Ben Owens spent 11 years as physics and mathematics teacher at a small, innovative public school of choice in rural Appalachia after a 20 year career as an engineer with a multinational corporation in manufacturing and R&D locations across the U.S. He now leads the national nonprofit, Open Way Learning, that helps schools build cultures of open, learner-centered innovation to better prepare their students for a rapidly changing world. He was the recipient of the 2017 Bridging the Gap Distinguished Teacher in STEM Education; the 2016 North Carolina Center for Science, Mathematics, & Technology Outstanding 9-16 Educator; a 2014 Hope Street Group National Teaching Fellow; and is on the National Faculty for PBLWorks. He co-authored the book “Open Up, Education!" and co-edited "The Open Organization Guide for Educators."
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Asheville, North Carolina
Thanks, Lori, for the comment! I would submit, however, that it's not an either-or proposition. As someone who spent 11 years teaching in a public high school in rural Appalachia, I was constantly faced with a significant number of my students having only one pair of shores, one jacket, or other than what our school provided, no food stability. These were the same students, by and large, who saw school as something that was completely irrelevant to their lives. I saw my job as a teacher, right or wrong, to work hard to restore the joy and wonder of learning for all of my students, but at the same time, to do it in a way that helped them gain the skills, knowledge, and dispositions needed to break out of the cycle of poverty and have the capacity and agency to thrive in a tough, global economy. I was certainly not perfect in that goal, but I worked hard every day to ensure my students saw a love of learning as the key to their long term success. I now work every day to help other teachers look beyond our legacy model for any resource in or outside the ed space so that they too can restore that innate love of learning in each child - not through traditional models rooted in worksheets, one-size-fits-all lectures, and multiple-choice tests, but through community-based experiences that allow them to wrestle with and solve real-world problems they care about. Cheers!.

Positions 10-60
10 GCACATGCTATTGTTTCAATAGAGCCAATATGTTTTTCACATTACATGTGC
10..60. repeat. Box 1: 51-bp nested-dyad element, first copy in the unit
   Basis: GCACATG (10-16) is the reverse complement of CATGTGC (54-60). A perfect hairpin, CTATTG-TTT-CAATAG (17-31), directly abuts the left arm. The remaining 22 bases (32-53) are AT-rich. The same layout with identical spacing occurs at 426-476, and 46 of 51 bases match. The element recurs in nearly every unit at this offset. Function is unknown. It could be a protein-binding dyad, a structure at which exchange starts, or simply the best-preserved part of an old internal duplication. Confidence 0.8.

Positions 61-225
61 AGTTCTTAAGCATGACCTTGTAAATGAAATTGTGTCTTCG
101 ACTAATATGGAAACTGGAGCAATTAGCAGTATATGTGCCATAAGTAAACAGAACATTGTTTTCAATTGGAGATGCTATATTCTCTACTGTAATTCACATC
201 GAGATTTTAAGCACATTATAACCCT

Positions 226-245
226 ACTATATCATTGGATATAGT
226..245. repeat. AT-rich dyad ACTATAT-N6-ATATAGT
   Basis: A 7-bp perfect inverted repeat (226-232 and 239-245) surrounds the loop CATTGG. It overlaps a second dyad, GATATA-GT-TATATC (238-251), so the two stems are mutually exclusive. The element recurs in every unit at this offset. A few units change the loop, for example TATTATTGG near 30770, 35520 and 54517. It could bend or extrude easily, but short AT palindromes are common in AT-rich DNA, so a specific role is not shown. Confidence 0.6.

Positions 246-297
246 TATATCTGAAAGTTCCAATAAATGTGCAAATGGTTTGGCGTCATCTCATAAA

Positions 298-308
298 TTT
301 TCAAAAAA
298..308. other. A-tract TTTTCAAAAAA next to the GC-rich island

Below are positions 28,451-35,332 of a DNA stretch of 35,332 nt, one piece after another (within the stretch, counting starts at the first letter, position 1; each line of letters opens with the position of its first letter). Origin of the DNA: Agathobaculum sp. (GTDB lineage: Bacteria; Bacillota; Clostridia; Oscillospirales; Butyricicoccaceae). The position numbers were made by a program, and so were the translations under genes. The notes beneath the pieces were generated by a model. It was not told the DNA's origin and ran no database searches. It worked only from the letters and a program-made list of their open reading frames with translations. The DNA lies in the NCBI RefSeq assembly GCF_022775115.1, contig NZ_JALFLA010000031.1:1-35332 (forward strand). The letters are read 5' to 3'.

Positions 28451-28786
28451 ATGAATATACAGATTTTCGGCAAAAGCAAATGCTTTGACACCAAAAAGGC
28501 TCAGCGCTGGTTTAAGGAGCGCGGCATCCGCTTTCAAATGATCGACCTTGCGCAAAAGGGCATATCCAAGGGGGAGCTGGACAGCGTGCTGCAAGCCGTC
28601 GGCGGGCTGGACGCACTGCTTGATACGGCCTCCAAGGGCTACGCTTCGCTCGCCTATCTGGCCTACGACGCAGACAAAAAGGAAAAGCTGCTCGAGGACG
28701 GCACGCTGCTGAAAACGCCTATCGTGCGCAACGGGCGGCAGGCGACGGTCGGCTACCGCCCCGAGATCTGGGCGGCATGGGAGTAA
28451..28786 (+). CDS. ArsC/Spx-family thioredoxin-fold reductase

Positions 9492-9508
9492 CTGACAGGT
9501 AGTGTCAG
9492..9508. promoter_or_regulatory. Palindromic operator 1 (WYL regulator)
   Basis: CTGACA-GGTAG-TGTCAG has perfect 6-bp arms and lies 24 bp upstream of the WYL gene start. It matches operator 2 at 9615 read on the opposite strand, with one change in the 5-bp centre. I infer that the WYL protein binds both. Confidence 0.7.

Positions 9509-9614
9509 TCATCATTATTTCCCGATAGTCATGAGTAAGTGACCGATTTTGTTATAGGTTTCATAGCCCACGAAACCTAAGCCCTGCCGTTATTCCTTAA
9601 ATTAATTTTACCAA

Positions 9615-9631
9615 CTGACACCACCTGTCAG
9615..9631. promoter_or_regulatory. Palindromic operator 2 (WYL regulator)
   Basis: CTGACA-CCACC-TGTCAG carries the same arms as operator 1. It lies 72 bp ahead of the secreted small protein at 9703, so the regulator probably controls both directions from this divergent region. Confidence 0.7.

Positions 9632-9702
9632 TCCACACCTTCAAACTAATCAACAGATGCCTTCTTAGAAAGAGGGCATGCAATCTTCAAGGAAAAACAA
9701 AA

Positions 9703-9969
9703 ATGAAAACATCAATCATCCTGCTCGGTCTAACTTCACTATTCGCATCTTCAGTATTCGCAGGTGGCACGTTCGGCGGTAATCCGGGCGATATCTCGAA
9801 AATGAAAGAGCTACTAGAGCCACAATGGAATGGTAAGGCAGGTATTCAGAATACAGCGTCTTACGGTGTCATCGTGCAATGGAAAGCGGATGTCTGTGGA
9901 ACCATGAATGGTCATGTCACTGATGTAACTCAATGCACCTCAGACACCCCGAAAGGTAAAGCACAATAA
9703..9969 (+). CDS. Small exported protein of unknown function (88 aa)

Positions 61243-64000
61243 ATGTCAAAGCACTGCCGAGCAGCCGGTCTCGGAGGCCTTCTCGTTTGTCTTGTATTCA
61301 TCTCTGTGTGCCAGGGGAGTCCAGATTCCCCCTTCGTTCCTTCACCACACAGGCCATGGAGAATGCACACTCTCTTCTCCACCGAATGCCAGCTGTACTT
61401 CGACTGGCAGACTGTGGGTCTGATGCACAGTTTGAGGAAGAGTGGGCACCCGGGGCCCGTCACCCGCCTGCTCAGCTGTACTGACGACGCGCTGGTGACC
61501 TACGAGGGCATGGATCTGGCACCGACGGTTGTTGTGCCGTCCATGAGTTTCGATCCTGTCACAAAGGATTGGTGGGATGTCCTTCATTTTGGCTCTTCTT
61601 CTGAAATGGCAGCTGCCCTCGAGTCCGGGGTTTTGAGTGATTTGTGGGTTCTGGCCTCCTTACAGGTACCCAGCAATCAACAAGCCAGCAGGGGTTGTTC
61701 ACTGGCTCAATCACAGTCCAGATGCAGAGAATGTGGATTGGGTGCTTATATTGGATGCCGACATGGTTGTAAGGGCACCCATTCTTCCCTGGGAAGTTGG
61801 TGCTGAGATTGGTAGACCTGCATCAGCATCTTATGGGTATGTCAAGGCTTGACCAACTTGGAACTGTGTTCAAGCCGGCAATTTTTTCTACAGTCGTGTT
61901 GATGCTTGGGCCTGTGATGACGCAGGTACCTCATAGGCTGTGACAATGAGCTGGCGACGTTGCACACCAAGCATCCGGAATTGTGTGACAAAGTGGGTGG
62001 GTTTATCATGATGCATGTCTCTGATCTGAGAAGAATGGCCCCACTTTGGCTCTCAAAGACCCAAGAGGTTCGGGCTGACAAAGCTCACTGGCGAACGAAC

Thanks, Don, for your insight! I completely agree! I remain optimistic that we are going to see the kind of change that's needed for young people because I meet so many teachers that are ready to put the students back at the center of all decisions and not the bureaucratic minutia that tends to dominate ed conversations and policy. One of the best books I read that speaks to this issue, by the way, is Rick Hess' Cage Busting Teacher: https://www.hepg.org/hep-home/books/the-cage-busting-teacher.